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AF screening in older adults at primary care visits

Presented by
Dr Steven Lubitz, Massachusetts General Hospital, USA
AHA 2020
In the cluster randomised VITAL-AF trial, screening patients during primary care visits using a single-lead ECG was feasible but not associated with a significant increase in new atrial fibrillation (AF) diagnoses compared with usual care [1]. However, it may be useful in patients aged 85 years.

Dr Steven Lubitz (Massachusetts General Hospital, USA) said screening in primary care might be optimal because it can identify people who might benefit from treatment at a large scale and enable efficient treatment initiation. In VITAL-AF (NCT03515057), patients aged ≥65 years from 16 hospital- and community-based practices were randomised 1:1 to usual care or AF screening, using an AliveCor single-lead ECG, during routine visits. The primary endpoint was the rate of newly diagnosed AF over a period of 12 months. A total of 30,722 patients were included.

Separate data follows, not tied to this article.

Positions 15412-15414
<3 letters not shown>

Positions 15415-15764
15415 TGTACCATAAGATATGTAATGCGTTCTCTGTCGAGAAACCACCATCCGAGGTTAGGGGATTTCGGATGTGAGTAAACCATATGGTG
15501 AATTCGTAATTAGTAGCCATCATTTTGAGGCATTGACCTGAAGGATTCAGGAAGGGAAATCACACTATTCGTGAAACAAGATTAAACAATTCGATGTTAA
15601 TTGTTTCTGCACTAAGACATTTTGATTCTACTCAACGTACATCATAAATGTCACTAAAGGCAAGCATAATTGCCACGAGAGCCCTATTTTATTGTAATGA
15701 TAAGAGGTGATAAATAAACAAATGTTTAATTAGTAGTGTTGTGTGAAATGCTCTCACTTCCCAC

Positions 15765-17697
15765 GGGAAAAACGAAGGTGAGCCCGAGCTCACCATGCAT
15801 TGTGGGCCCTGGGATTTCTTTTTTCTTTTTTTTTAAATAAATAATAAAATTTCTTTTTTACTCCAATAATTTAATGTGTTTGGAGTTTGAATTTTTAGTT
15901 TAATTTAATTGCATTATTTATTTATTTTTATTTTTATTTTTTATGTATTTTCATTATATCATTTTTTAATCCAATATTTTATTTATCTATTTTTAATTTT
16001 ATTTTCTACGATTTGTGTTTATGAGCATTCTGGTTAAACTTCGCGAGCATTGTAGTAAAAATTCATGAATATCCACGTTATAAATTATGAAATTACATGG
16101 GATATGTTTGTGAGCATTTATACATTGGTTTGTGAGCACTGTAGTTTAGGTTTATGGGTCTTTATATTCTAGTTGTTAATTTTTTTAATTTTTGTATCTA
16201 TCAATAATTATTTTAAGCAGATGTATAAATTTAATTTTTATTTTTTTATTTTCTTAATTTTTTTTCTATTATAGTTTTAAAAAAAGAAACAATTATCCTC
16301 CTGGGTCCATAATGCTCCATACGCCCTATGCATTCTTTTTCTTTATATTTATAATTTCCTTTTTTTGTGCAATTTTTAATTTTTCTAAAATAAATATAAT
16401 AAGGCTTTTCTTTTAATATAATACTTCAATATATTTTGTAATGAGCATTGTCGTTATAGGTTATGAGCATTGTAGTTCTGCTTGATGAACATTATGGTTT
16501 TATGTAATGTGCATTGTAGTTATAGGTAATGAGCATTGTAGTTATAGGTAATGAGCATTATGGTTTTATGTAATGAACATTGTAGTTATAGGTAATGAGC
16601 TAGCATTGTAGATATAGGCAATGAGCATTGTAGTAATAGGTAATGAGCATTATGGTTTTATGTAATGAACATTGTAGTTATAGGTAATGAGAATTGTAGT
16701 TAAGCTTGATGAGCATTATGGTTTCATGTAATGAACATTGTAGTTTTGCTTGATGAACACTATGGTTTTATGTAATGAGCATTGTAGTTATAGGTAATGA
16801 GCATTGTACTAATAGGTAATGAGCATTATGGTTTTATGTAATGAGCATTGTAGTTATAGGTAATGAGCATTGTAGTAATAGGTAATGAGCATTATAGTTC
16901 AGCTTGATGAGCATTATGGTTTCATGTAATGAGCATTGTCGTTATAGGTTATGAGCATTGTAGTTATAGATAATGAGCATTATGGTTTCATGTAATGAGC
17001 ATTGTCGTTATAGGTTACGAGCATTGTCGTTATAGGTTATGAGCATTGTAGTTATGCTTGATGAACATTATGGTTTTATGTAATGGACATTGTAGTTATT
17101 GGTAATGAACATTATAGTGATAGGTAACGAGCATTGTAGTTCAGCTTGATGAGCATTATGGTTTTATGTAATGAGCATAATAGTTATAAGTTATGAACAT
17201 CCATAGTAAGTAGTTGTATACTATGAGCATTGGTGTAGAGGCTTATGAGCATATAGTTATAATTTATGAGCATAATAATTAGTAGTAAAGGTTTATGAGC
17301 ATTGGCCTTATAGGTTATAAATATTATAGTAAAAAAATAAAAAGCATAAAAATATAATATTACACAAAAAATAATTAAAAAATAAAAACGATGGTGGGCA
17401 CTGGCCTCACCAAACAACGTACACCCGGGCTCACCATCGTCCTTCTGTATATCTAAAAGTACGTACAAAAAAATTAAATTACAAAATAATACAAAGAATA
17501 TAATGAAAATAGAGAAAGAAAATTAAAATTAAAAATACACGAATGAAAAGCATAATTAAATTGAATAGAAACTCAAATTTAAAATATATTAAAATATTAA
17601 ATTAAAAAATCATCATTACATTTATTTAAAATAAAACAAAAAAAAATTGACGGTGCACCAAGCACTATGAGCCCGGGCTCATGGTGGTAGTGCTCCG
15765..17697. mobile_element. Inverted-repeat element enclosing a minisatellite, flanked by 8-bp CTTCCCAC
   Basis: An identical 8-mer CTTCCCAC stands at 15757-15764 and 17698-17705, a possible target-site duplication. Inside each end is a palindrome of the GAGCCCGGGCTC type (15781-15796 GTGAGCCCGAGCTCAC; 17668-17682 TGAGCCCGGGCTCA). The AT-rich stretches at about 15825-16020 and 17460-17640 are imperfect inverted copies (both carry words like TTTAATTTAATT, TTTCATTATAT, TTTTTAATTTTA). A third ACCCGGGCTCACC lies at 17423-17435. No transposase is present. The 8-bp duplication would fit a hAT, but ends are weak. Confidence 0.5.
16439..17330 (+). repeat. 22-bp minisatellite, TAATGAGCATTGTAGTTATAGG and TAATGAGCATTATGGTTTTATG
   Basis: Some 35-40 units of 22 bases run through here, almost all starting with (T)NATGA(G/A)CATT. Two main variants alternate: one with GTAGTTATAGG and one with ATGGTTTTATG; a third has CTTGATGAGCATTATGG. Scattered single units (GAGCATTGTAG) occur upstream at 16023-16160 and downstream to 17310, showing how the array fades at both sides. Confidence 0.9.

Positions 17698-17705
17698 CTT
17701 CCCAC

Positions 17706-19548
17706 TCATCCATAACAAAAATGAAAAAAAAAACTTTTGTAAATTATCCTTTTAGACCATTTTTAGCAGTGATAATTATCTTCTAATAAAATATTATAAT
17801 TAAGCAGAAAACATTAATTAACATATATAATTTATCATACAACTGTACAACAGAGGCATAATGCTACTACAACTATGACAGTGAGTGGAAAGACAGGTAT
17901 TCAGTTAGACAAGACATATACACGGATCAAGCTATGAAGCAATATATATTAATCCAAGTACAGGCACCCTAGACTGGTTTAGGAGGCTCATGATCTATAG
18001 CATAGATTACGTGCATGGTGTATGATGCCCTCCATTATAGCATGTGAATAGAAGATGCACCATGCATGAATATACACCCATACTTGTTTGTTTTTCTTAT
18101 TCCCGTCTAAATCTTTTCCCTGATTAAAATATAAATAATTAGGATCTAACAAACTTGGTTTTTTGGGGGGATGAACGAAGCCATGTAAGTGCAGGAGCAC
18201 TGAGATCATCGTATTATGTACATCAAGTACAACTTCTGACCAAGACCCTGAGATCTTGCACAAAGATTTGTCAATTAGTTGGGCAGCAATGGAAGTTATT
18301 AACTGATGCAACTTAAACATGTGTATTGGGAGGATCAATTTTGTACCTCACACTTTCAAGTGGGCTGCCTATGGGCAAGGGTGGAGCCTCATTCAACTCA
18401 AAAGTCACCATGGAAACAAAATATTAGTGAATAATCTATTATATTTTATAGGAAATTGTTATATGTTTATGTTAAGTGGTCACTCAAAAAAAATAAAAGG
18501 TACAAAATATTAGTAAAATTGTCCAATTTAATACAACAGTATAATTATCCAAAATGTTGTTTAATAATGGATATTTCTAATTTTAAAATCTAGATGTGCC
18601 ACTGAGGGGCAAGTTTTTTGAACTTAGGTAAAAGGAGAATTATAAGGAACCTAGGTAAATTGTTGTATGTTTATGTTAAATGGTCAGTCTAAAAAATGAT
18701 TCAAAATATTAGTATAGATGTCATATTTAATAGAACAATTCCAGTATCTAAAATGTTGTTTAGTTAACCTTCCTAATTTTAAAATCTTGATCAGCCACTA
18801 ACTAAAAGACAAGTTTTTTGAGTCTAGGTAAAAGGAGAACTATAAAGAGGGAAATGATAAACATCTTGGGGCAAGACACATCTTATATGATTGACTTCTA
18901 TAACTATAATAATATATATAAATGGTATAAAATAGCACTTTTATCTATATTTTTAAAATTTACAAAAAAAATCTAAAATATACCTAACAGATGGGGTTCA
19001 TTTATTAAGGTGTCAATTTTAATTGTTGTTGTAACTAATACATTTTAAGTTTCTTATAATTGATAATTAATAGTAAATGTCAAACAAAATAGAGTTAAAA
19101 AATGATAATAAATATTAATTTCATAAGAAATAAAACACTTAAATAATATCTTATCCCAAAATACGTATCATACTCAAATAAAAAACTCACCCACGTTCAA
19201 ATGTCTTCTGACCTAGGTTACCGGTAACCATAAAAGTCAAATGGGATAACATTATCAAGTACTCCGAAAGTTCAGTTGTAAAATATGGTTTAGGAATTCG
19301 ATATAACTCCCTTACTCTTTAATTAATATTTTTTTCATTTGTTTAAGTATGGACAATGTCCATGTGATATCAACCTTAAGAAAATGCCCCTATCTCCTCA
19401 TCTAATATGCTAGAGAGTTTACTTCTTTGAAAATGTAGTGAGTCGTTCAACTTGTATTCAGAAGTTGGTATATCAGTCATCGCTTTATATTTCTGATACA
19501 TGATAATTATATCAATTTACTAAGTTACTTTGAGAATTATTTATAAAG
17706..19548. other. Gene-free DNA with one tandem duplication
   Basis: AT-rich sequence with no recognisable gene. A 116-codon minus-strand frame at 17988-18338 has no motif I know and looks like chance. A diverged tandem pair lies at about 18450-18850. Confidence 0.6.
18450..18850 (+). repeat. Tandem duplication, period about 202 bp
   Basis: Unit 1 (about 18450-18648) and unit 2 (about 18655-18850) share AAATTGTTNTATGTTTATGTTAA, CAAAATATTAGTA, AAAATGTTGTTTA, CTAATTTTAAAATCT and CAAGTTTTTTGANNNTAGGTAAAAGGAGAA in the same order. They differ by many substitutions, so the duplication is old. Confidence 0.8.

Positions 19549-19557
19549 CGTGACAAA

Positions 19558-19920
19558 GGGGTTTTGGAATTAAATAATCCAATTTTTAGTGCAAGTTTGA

In the intervention arm, 91% of participants (n=15,397) were screened compared with only 2% of participants in the control group (n=15,325). However, the rate of newly diagnosed AF was not significantly different: 1.74% versus 1.60%, respectively (P=0.33). In patients aged ≥85 years, screening yielded more new diagnosed patients, with an absolute risk difference of 1.88% (number-needed-to-screen: 53).

“Screening all individuals aged 65 or older is not a highly effective way to detect undiagnosed AF, in a practice that resembles ours,” Dr Lubitz concluded. “However, screening older individuals who are at high risk of AF, especially those 85 years and older, may be effective.”

      1. Lubitz S, et al. Screening for Atrial Fibrillation in Older Adults at Primary Care Visits Using Single Lead Electrocardiograms: The VITAL-AF Trial. LBS.06, AHA Scientific Sessions 2020, 13–17 Nov.


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